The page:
Emotions out of your comfort zone

Published on May 19th, 2017 | by Nancy F. Clark

0

Take This Challenge If You Want To Break Free Of Your Comfort Zone

By Christine Bailey—

Last year, I was smacked by a major life change: the job and team I loved became redundant. I lost my salary and stability. Was I devastated? Did I panic? Quite the opposite. I said to myself, “This might lead to something even better.”

I could respond with optimism because I was comfortable outside my comfort zone.

A comfort zone is a place or situation where we feel at ease and without stress. We cling to this space because it’s safe and predictable. We don’t have the confidence to step beyond it. But staying within its parameters may hold us back. As Margie Warrell writes in Forbes, “In an increasingly competitive, cautious, and accelerated world, those who are willing to take risks, step out of their comfort zone, and into the discomfort of uncertainty will be those who will reap the biggest rewards.”

Being comfortable with discomfort does not come naturally—it’s a learned behavior. When my job went away, I knew everything would turn out alright because it had happened to me twice before. Being forced to take risks and pursue new opportunities made me stronger both personally and professionally. And it taught me that change is the norm, not an anomaly.

How can we condition ourselves to embrace risk in the name of reward?

To answer that question, I turned to Biba Binotti, Founder of Global Warriors, a firm that works with people who want to challenge the status quo and get ahead of the game. As Biba explains, “As a 21st-century leader, you can’t be afraid to chart new territory. You must be willing to stand out from the crowd and take risks for the sake of your bigger vision.”

With that goal in mind, Biba and I challenge you to take these five steps:

1  Dare to begin before you’re ready. That’s a key takeaway from Richard Tyler’s Jolt, a book that inspired me to try new ways of thinking. Biba explains it like this: “Do something every day that makes you gulp.” Too often, we become paralysed trying to envision the end state before we begin a new project or endeavor. Instead, tell yourself, “There is an answer, I just haven’t found it yet.” and start road-testing ideas and approaches. Channel your inner Thomas Edison. Every experiment you make will deliver a data point and move you closer to a solution.

2  Challenge your limiting beliefs. We’ve all had some version of the nasty voice in our head that whispers, “You’re not smart enough. You don’t have the experience. It’s too late to change.” As Biba explains, “The stories and ceilings in your mind stop you from swinging out to unlimited opportunity and potential. Noticing—and then challenging—your limiting beliefs lets you break free of your comfort zone and enables bold and courageous change.” Remember: beliefs are not facts.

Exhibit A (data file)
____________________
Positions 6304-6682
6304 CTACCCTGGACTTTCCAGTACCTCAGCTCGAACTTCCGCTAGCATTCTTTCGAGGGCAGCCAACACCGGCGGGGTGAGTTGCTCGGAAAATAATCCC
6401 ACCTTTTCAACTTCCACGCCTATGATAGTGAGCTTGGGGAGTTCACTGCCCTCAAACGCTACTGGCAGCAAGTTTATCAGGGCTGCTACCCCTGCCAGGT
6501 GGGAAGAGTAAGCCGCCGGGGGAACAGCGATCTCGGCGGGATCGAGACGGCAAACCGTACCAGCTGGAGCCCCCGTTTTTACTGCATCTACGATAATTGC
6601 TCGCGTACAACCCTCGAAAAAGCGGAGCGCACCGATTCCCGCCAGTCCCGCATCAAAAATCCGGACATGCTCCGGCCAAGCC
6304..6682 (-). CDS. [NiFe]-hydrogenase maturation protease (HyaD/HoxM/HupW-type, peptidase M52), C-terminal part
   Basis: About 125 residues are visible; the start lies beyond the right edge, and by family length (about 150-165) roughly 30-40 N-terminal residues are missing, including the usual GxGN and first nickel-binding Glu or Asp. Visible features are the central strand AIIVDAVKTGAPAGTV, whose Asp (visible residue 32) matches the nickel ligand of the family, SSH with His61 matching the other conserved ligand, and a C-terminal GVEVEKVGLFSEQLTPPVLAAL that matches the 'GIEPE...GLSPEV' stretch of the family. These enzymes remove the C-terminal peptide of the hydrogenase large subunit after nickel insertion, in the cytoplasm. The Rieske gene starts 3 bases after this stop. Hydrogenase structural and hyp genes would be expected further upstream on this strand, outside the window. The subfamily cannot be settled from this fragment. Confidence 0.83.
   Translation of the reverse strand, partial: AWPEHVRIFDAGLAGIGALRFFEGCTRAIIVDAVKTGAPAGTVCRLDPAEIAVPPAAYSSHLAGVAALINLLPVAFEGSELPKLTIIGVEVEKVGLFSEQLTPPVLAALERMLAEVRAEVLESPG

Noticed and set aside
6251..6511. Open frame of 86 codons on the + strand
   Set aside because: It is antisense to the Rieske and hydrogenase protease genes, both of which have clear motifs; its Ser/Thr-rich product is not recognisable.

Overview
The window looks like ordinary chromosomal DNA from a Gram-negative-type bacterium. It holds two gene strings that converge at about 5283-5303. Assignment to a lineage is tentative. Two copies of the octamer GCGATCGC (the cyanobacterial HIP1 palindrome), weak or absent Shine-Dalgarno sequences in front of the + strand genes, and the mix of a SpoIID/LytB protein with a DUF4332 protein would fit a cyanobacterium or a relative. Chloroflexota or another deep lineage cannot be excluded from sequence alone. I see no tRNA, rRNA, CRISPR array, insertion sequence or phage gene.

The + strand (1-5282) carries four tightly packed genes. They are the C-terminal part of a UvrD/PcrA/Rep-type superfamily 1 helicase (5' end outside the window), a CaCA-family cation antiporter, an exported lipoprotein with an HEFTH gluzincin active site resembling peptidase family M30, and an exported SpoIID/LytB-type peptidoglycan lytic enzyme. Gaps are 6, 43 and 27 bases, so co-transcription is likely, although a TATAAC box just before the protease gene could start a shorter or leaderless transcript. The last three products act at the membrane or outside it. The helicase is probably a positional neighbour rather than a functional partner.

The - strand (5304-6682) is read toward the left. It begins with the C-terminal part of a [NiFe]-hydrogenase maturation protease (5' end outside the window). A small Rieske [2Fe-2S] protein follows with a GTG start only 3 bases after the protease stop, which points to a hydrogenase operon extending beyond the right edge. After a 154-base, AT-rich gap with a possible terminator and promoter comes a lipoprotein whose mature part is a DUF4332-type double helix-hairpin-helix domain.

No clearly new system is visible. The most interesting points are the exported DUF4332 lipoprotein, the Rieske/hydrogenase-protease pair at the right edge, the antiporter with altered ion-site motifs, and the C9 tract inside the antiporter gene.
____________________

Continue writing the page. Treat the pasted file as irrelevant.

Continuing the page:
3  Fight the impostor syndrome. I recently met an accomplished marketing executive who sits on the board of a large company. “I’m afraid the board thinks I only know marketing and don’t contribute to the bigger picture.” she told me. I encouraged her to flip her thinking: instead of focusing on what you aren’t doing, remember that you are a proven marketing expert whose opinion is valued. Know your strengths and don’t be afraid to flaunt them. Having confidence in your abilities makes you more likely to leave your comfort zone.

 4 Dream big, but take small steps. A little anxiety is good for you.

But when healthy anxiety becomes overwhelming stress, the opposite is true. According to

Dr. Philippe Goldin, a neuroscientist at Stanford University, “Anxiety is normal and often helpful in focusing attention and drive to get things done and take action; when anxiety is above a threshold both in intensity and duration it begins to be corrosive and undermine productivity and wellbeing.” To bust out without freaking out, make one comfort-minimizing change each week. “Build up over time,” says Biba. “That way, giant leaps won’t seem quite so big.”

5  Feed your brain. Athletes cross-train to target different muscles in varying ways. Cross-training your brain is a great way to break out of your comfort zone. If you’re used to reading for information, switch to videos, podcasts, or TEDTalks.  Try new networking or social media-based events. Even cultural pursuits do the trick. “The science of neuroplasticity proves that our brains are capable of continual change.” explains Biba.  “Each time we encounter a new experience or environment, we make our brains stronger and more adaptable.”

Chances are, you’ve been living in your comfort zone for quite a while. Moving beyond it won’t happen overnight. Quiet the voices in your head, jump in, and take incremental steps. Before long, you’ll have moved from the comfort zone to the sweet spot—the place where you can achieve amazing results.

 

Dr. Christine Bailey is honored to be a Top 10 Influential Woman B2B Martech. Follow her on Twitter @christinebailey

Article photo of Amy Cuddy by Kris Krug

Nancy Clark is CEO of PositivityDaily and Director of Forbes WomensMedia. She coaches companies and executives in business skills with the added benefit of training in positive psychology and happiness -- incorporating the latest scientific studies on changing brain patterns and habits. Clark believes that positivity is the next necessary step to engage employees.


About the Author

Nancy Clark is CEO of PositivityDaily and Director of Forbes WomensMedia. She coaches companies and executives in business skills with the added benefit of training in positive psychology and happiness -- incorporating the latest scientific studies on changing brain patterns and habits. Clark believes that positivity is the next necessary step to engage employees.



Back to Top ↑